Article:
The afternoon session produced only two tidbits of news. One was Blumenthal's report that all of the leaders "welcomed" Carter's emphasis on human rights, as Carter - at his own initiative - explained it to them briefly. Another was the announcement by Jody Powell, Carter's press secretary, that Britain had been added to the list of nations authorized to receive enriched uranium.
The summit meeting - third in a series after sessions at Rambouillet, France, and Puerto Rico - got under way on schedule this morning in the state dining room in the British prime minister's residence at 10 Downing Street.
Besides Carter, Schmidt and Callaghan, the host, French President Valery Giscard d'Estaing, Canadian Prime Minister Pierre Trudeau, Italian Prime Minister Giulio Andreotti and Japanese Prime Minister Takeo Fukuda attended. Each had two seats for aides, Carter's being Blumenthal and Secretary of State Cyrus Vance.
Common Market Commission President Roy Jenkins, who had been invited to attend, was not at the first session, although it dealt with world economic problems.
Blumenthal refused to say whether the United States is "satisfied" with the announced growth targets of other nations - 5 per cent for West Germany and 6.7 per cent for Japan. But officials said privately that the United States had concluded that little could be gained from pushing the issue further.
"There was no attempt to change targets or negotiate," Blumenthal said, "but there was general agreement that the targets that countries had previously stated would be met, and that they would do what is necessary to meet them."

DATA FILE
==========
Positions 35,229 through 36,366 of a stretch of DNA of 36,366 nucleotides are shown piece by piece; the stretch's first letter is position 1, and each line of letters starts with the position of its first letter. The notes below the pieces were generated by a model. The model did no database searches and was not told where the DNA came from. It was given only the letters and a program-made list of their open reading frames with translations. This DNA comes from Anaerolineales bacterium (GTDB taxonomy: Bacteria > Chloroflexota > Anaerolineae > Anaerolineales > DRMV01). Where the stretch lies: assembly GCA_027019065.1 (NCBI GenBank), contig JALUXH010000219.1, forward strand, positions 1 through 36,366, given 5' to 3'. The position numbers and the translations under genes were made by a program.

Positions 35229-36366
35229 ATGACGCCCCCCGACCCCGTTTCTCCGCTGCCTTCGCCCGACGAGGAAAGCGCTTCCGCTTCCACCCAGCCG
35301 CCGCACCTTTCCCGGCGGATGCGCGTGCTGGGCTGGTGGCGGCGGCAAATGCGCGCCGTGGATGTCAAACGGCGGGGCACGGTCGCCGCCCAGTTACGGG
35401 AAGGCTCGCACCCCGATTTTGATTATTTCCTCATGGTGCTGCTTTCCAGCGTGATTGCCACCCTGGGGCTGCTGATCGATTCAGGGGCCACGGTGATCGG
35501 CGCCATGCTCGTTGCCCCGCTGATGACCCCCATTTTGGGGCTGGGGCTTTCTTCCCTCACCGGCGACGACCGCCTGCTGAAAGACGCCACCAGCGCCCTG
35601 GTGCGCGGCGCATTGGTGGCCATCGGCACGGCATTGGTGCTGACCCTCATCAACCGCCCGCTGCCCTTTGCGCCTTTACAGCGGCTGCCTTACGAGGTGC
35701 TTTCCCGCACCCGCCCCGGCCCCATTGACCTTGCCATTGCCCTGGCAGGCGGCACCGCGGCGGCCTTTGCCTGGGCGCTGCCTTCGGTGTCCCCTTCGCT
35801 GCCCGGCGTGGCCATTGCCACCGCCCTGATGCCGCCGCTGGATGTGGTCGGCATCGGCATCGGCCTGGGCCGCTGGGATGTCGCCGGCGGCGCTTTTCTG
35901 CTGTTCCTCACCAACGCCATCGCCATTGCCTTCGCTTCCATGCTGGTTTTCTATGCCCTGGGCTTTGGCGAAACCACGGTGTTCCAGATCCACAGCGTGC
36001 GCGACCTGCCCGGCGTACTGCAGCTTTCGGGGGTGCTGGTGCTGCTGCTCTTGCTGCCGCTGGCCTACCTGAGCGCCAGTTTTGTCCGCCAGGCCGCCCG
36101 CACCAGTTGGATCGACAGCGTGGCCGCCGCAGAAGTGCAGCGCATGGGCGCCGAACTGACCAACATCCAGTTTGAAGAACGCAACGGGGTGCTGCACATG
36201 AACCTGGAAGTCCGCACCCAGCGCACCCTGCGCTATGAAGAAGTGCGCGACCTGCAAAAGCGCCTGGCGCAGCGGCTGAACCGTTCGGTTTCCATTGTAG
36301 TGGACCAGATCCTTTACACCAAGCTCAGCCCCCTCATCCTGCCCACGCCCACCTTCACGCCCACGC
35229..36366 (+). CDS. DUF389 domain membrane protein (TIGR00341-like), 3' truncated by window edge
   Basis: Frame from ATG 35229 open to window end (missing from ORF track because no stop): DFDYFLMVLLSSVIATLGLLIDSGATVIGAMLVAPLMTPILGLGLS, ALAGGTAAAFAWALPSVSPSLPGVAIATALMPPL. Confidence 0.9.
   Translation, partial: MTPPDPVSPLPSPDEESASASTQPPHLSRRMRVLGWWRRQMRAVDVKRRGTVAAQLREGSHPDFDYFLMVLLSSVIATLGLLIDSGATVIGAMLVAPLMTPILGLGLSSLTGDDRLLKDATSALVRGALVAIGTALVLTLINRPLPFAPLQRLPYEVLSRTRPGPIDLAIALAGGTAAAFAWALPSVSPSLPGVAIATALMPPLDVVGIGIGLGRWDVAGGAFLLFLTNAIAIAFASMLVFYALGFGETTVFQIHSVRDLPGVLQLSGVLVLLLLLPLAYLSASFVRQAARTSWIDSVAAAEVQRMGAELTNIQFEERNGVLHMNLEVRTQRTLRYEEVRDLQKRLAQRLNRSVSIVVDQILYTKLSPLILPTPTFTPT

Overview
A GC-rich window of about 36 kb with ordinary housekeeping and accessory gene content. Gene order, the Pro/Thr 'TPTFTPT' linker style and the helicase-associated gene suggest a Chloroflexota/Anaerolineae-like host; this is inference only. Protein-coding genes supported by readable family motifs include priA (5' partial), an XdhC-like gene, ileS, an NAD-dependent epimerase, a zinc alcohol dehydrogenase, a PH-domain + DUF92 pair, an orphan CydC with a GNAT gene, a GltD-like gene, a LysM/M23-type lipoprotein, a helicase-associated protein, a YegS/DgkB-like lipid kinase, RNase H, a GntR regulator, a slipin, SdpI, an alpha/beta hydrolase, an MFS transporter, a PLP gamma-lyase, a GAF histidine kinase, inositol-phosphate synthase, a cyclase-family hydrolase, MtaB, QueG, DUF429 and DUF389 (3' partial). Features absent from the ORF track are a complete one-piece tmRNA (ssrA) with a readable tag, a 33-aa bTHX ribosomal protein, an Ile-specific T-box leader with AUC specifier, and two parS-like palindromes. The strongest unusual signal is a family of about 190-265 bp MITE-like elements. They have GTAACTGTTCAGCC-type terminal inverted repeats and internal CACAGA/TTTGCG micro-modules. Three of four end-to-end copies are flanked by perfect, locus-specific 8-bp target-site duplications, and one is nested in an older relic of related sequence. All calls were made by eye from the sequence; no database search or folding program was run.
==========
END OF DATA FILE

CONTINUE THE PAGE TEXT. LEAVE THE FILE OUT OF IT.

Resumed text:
He quoted Carter as "certain" and confident" that the U.S. target of 5.8 to 6 percent in real growth between the last quarter of 1976 and the last quarter of 1977 would be achieved.
In recent weeks Carter's economic advisrs have stressed the lower end of the range as more feasible. Two weeks ago, the U.S. government lowered its growth estimate for calendar 1977 from 5.4 to 4.9 per cent after the $50 tax rebate and other budget changes cut the fiscal 1977 deficit by $19 billion.
Blumenthal said there was "some mention" during the summit session of the withdrawal of the rebate, but that there had been "no criticism" of it. Privately, other nations have been criticial of the rebate withdrawal, in view of earlier U.S. pressure on West Germany and Japan to expand their economies.
Carter's defense, according to Blumenthal, was that the U.S. economy is responding nicely to prospects of increasing business investment. After a first-quarter gain of 5.2 per cent in the gross national product, U.S. economists expect a second-quarter increase of more than 7 per cent. Carter also cited the decline in the unemployment rate from 7.3 to 7.0 per cent in April, announced the day before the summit meeting started. He said this assured a drop below that level - which had been the target for end of 1977.
Blumenthal's passing references to protectionism - which are to be dealt with more fully at the Sunday morning session - aroused special interest in two ways. First, there was an expected, strong rejection of the use of protectionist policies.
But Blumenthal also carefully set out that Carter's liberal stand on trade, as reflected in his past decisions on shoes and sugar "and on future decisions that he has to make, (means) he certainly will be very careful in balancing the domestic considerations against international obligations."
This is an oblique reference to the continuing discussions here between special trade representative Robert Strauss and the Japanese on an informal agreement to limit the sale of color TV sets to the United States.